The eight settings of Thomas Hardy, Winter Words, Op. 52, were written in 1953 in between labours on the operas Gloriana and The Turn of the Screw. While in no way sacrificing the abundance of musical invention and imagery found in the earlier cycles, the textures are generally leaner and more economical with the result that the text is projected with particular clarity. Among the many riches to be found in this masterly work are the train-whistle noises in Midnight on the Great Western which also come to symbolise the “world unknown” that the journeying boy is travelling towards. In The Choirmaster’s Burial (or The tenor man’s story), the departed master’s favourite hymn-tune Mount Ephraim is woven through the texture (though characteristically re-harmonized in parallel triads) with the magical moment when the tenor ushers in the ghostly graveyard appearance of “the band all in white”. In At the Railway Station, Upway (or The convict and boy with the violin), the piano part is imaginatively conceived as if it were a solo fiddle part with a particularly telling use of musical irony when the handcuffed convict breaks into song at the line “This life so free”, trapped within the confines of an implacably reiterated C major chord. The cycle concludes with one of Britten’s most impressive songs, Before life and after. The impassively repeated triads in the pianist’s left hand coupled with the bare octaves above seem, on the face of it, to be a crudely unsophisticated device, but Britten uses this studied simplicity to symbolise a state of uncorrupted, primeval innocence “before the birth of consciousness, when all went well”. In this final song, Britten’s favourite theme of the corruption of innocence by experience seems to be powerfully and movingly distilled.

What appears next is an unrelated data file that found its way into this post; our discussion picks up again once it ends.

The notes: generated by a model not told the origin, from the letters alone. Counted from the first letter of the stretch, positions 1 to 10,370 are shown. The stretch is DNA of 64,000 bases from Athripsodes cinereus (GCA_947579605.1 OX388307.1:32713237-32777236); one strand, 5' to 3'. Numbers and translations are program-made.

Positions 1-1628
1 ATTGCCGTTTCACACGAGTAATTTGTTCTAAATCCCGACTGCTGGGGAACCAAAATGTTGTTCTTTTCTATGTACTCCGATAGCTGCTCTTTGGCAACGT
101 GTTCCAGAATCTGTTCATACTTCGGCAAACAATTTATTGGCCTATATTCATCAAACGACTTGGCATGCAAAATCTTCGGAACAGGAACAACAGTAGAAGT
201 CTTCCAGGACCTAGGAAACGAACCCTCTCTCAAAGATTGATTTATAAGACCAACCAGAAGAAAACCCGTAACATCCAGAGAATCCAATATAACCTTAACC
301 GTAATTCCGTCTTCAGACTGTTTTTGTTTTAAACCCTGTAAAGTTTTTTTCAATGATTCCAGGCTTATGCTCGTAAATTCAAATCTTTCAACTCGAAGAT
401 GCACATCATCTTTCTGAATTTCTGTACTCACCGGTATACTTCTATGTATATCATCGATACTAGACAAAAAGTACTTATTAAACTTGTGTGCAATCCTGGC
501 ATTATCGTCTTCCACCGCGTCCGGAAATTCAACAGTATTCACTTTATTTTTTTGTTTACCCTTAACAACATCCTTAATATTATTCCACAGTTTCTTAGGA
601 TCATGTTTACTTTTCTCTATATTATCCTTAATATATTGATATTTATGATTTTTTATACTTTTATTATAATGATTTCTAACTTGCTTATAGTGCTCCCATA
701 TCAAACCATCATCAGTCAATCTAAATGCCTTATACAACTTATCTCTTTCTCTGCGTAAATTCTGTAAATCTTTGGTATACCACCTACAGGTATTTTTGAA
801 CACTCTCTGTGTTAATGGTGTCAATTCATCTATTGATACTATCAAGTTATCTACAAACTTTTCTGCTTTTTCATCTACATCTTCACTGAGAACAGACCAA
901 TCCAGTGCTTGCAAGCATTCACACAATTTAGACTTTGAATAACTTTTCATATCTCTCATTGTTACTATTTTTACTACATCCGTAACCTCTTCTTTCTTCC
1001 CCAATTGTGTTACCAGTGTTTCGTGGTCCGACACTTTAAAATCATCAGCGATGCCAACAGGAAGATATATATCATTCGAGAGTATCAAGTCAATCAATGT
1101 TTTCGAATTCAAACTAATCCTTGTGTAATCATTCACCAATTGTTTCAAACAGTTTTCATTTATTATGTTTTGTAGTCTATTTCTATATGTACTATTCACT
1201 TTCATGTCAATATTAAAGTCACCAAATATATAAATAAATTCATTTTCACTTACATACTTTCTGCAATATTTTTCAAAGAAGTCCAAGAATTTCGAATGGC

It was fairly common when Britten was working on a song cycle for various settings to be considered for possible inclusion, some of which reached an advanced state of completion but ultimately came to be discarded when the final form of the work was reached. The composition of Winter Words yielded two such extra settings, If it’s ever Spring again and The Children and Sir Nameless, both of which are recorded here. While Britten clearly felt that they were not needed in the collected publication, they are nevertheless enjoyable and distinctive, as well as offering a valuable and fascinating insight into what might be termed the composer’s creative refinery.


Lloyd Moore